I’ve had four roommates in my entire life, but none as remarkable as Caroline (sorry, big bro, you used to snore). My post-graduation dreams include landing my dream job as a magazine writer and living in the Big Apple in a studio smaller than my closet.
Lately, however, I don’t want to start living this dream yet. The closer I get to this dream (about two months from now), the sooner I say goodbye to Caroline. I won’t get to walk inside my two by two apartment and yell, “Honey, I’m home!” The era of drunk walks back to our apartment at 2 a.m. and Sunday night wine nights watching The Princess Diaries for the 16th time will soon come to an end.
Caroline got drunk with me the day I was accepted into the School of Communication at FSU. She held my hand as I cried on several Magic Kingdom rides. She lets me storm into her room without knocking just to use her mirrors because she’s always had better lighting. She lets me vent to her about every excruciating detail of my love life and has no shame going to a sex shop with me just to say we did. She attends every single football game with me and has put up with me asking, “What’s a first down?” for three years. When I broke up with my long-term boyfriend, she encouraged me to seek help at the counseling center after she noticed my depression. She stayed up late listening to me vent about the same thing over and over again (even when she had to study for business calc), and every time I cried she hugged me even though she “doesn’t do tears.”
Two years later, and we’ve still never used the wine glasses that I got for her birthday that say “Roomies Who Drink Together Stay Together,” and do you want to know why? Because for the past two years, I took her kindness, love and support for granted. Once, I spent a whole semester mad at her because she started having wine nights with her other best friend every Thursday. To be honest, I think I was just jealous that Caroline wanted to share her time with someone other than me. I felt like those wine glasses no longer defined our relationship.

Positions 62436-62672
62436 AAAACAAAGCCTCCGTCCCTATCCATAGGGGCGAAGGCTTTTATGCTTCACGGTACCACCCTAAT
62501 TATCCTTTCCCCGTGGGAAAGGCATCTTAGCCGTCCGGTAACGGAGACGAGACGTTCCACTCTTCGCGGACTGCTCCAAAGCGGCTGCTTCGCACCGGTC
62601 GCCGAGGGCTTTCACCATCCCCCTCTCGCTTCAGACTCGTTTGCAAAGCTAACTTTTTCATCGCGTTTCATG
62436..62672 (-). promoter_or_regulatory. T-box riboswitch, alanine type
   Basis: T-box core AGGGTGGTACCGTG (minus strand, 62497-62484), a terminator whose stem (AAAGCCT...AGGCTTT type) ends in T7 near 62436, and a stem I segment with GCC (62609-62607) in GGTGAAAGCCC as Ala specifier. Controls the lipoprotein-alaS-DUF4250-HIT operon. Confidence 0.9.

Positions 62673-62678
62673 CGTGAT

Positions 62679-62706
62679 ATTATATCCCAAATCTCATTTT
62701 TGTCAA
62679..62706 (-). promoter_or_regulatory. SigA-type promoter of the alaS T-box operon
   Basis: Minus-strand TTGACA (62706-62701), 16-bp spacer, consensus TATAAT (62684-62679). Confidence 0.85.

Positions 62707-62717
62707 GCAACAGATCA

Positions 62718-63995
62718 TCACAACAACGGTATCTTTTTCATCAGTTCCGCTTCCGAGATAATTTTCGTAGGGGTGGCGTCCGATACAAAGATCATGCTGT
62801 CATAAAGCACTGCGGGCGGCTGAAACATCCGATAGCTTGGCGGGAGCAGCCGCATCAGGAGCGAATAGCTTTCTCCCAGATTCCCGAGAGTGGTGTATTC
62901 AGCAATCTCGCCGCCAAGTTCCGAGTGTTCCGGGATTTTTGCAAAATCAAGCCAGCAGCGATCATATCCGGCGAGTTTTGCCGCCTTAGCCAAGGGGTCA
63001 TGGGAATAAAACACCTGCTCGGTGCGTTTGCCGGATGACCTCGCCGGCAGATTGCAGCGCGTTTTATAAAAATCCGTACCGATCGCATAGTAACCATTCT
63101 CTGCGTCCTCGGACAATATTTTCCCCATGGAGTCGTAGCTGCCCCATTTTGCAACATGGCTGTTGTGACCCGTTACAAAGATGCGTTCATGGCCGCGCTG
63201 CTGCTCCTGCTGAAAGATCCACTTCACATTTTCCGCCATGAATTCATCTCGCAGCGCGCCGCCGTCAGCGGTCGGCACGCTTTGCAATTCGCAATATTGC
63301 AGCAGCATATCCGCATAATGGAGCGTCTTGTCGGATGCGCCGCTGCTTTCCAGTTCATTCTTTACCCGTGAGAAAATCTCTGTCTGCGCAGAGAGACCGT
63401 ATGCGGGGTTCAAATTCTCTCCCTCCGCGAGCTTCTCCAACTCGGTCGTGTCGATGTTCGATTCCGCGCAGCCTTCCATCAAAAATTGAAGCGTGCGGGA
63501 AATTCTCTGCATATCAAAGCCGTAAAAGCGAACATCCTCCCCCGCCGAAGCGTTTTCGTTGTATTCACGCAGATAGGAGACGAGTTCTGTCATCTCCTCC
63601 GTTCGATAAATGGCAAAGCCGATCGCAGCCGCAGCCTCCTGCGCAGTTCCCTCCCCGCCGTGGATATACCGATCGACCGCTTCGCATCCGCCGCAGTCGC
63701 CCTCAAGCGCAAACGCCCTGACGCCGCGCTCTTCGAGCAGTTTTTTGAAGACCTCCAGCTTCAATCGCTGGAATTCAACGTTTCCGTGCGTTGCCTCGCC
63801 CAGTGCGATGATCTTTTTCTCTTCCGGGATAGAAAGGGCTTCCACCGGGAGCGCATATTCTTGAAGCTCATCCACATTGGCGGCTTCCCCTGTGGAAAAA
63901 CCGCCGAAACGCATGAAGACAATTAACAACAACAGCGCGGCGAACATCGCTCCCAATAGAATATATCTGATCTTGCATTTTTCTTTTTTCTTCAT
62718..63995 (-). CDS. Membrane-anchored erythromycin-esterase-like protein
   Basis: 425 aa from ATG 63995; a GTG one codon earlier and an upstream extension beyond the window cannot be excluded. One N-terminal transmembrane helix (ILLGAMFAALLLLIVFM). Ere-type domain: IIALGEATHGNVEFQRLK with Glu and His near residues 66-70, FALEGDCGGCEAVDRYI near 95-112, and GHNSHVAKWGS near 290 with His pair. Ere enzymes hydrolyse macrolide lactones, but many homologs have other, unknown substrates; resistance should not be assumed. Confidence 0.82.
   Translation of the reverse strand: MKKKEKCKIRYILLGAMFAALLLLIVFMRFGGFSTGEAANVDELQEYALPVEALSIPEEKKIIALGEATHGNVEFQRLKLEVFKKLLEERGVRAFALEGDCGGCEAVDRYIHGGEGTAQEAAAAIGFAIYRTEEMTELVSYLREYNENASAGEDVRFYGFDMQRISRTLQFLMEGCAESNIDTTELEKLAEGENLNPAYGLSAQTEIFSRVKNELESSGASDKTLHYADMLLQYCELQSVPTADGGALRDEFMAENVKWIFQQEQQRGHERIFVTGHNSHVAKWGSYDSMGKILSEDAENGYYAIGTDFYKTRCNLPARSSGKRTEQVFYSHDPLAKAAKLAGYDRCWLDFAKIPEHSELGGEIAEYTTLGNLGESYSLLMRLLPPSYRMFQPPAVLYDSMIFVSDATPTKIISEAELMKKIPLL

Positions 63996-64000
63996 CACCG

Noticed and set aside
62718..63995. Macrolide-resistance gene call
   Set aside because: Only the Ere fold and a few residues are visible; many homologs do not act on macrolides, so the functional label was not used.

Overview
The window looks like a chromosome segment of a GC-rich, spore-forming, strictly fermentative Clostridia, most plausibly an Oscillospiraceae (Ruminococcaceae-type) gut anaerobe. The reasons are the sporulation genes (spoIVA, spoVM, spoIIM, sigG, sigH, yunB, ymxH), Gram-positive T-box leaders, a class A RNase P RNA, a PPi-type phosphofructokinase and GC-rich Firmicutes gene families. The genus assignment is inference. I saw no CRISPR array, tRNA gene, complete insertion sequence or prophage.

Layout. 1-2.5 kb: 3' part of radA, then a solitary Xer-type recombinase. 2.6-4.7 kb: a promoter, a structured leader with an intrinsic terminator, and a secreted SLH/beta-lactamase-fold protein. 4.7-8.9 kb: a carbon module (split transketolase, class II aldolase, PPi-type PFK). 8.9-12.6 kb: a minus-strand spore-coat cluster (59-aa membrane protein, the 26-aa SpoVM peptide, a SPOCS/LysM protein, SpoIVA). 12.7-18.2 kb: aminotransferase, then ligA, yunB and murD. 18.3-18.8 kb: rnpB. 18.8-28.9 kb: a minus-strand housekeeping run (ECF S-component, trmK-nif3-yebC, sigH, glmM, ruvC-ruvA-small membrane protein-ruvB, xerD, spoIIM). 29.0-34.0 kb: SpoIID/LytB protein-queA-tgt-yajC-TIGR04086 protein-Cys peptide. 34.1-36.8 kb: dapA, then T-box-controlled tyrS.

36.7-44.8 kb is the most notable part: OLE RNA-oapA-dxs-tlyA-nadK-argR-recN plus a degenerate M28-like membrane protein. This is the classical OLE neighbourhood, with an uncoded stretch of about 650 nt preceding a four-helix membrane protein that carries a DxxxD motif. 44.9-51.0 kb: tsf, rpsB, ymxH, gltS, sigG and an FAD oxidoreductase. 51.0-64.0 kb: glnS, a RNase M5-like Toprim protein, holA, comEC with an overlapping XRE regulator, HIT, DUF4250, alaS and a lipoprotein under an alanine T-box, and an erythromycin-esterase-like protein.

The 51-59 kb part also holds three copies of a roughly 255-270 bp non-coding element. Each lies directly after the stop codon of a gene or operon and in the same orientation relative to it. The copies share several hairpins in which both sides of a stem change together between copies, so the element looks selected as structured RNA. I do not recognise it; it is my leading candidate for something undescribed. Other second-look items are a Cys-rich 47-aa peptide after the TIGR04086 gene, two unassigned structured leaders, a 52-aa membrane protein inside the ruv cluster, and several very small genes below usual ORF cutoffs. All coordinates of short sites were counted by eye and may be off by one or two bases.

In truth, Caroline still hung out with me, and it stopped being fair for me to sit around in my sorrows. I focused too much on the relationship Caroline and I used to have that I stopped appreciating our relationship altogether. I chose to cry myself to sleep on a Friday night when I could have been dancing to Jason Derulo’s “Talk Dirty to Me” and twerking at the bar with Caroline.
Last semester, we started to join different clubs and make different friends. I don’t think we’ve stopped caring for each other, but now our conversations consist of quick 20-minute catch ups or smalltalk drives to Publix (where I almost kill her with my driving on multiple occasions). You see, things are different now, and that’s okay. But I never thanked her for still being there for me, no matter how crazy I drove her in the past.
This is probably the last semester I’ll ever enjoy a roommate as good as her, who can calm me down during an anxiety attack, edit my papers last minute and doesn’t judge me for cooking in the kitchen naked.
If you have a roommate like Caroline, I ask you one thing: Take advantage of your time with your roommate. Some people have horrible roommate stories, but some of us have roommates who love us no matter how many times we forget to take out the trash or leave the kitchen light on. Don’t fight over the little things. Respect each other’s schedules and nap times. Make sure you offer her your cream cheese when you realize she desperately needs a hungover bagel. Start going out with her more even if you don’t feel like it. Stop cuddling with your boyfriend 24/7 and start grabbing dinner once a week with your roommate. Always say thank you. Take multiple shots with her on a Friday night. Tell her she rocks that Cheetah robe. Because one day, you’ll go your separate ways, and you’ll want to say you made every moment count.
Take it from me: I stopped paying attention to the person who helped me feel good about myself again, and I regret it every day. Don’t take your Caroline for granted, because good roommates are hard to find—and let’s be honest, the best one was mine.